We don't say “execrable" that much anymore. It means, utterly detestable, abominable, abhorrent — basically very bad.

Jefferson was upset when Georgia and North Carolina threw up the biggest resistance to that paragraph. Ultimately, those two states twisted Congress' arm to delete the paragraph.

Still, how could a man calling the slave trade “execrable" be a slaveowner himself? No doubt about it, Jefferson was a flawed human being. He even had slaves from his estate in Virginia attending him while he was in Philadelphia, in the very apartment where he was writing the Declaration.

Many of the Southern Founders deeply believed in the principles of the Declaration yet couldn't bring themselves to upend the basis of their livelihood. By 1806, Virginia law made it more difficult for slave owners to free their slaves, especially if the owner had significant debts as Jefferson did.

At the same time, the Founders were not idiots. They understood the ramifications of signing on to the principles described so eloquently in the Declaration. They understood that logically, slavery would eventually have to be abolished in America because it was unjust, and the words they were committing to paper said as much. Remember, John Adams was on the committee of five that worked on the Declaration and he later said that the Revolution would never be complete until the slaves were free.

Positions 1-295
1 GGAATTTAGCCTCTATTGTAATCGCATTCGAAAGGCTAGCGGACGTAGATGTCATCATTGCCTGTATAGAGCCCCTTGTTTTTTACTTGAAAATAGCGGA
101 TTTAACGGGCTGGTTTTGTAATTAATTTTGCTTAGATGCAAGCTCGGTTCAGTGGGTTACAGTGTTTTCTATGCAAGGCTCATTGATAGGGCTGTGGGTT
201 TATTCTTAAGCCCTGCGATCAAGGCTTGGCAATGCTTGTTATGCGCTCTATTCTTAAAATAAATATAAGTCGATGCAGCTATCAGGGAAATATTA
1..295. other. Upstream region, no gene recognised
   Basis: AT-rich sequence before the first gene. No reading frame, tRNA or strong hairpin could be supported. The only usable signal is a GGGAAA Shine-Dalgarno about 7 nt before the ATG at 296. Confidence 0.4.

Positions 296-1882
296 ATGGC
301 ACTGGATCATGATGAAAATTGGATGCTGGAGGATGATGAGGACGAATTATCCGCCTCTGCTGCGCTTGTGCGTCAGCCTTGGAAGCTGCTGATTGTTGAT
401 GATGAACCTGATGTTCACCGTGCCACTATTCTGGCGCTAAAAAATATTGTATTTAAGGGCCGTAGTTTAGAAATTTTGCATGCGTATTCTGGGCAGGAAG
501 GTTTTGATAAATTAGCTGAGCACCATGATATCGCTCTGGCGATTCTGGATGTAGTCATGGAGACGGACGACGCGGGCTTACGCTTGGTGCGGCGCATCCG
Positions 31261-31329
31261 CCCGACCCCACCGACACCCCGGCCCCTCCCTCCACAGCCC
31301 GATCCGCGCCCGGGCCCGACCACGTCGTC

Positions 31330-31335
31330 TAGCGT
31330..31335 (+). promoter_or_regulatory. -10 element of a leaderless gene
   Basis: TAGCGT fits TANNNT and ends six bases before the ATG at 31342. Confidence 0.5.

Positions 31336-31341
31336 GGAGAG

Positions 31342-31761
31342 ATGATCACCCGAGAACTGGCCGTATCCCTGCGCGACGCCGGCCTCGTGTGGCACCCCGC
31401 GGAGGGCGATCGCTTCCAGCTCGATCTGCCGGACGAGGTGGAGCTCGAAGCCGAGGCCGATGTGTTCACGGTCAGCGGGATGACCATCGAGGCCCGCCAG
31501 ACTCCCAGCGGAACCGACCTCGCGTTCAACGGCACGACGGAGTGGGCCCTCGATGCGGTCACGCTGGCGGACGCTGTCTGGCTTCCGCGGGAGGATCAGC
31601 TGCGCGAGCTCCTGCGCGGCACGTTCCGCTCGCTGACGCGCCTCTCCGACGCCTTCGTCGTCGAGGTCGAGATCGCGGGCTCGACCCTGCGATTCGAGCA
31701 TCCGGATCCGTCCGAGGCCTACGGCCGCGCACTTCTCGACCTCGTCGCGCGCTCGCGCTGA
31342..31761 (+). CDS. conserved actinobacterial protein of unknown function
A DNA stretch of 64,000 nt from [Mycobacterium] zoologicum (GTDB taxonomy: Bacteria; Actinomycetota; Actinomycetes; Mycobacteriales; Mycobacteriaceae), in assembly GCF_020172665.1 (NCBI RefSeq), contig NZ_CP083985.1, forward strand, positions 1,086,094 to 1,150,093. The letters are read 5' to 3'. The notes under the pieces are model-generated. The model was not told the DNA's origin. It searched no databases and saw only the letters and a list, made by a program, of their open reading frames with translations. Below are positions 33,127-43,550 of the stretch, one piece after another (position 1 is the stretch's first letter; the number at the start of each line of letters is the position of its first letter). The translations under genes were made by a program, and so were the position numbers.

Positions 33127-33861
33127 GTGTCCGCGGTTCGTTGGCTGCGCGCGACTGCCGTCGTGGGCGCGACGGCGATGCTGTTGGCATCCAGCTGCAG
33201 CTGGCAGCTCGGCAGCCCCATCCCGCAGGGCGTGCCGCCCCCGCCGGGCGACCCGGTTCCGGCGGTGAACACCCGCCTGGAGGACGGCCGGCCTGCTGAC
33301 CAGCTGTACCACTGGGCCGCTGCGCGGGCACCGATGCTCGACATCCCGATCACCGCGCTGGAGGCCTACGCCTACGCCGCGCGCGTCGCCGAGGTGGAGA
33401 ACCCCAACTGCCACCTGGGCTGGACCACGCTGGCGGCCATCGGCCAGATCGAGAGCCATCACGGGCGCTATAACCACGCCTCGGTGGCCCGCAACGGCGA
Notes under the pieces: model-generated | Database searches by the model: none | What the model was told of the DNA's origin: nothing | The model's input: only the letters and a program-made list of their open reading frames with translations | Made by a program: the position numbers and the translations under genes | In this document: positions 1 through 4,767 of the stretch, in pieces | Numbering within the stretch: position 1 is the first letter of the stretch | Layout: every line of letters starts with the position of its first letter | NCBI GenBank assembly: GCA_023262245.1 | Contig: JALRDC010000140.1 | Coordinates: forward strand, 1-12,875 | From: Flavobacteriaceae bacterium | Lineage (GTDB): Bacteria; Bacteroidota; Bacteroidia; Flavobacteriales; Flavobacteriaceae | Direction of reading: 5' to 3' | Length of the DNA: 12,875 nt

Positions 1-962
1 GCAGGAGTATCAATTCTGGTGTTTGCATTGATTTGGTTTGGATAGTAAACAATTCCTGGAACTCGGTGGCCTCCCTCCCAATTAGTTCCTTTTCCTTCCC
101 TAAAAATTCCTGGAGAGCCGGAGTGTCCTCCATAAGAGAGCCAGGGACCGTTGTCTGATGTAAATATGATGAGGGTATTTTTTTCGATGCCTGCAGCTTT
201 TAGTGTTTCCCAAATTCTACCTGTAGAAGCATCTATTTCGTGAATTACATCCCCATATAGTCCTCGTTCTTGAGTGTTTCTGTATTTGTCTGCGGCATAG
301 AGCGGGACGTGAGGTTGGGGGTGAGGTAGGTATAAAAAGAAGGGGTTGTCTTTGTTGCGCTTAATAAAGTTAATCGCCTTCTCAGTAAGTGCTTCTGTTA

Also, the same generation that signed the Declaration started the process of abolition by banning the importation of slaves in 1807. Jefferson was President at the time and he urged Congress to pass the law.

America has an obvious road map that, as a nation, we're not consulting often enough.

The Declaration took a major step toward crippling the institution of slavery. It made the argument for the first time about the fundamental rights of all humans which completely undermined slavery. Planting the seeds to end slavery is not nearly commendable enough for leftist critics, but you can't discount the fact that the seeds were planted. It's like they started an expiration clock for slavery by approving the Declaration. Everything that happened almost a century later to end slavery, and then a century after that with the Civil Rights movement, flowed from the principles voiced in the Declaration.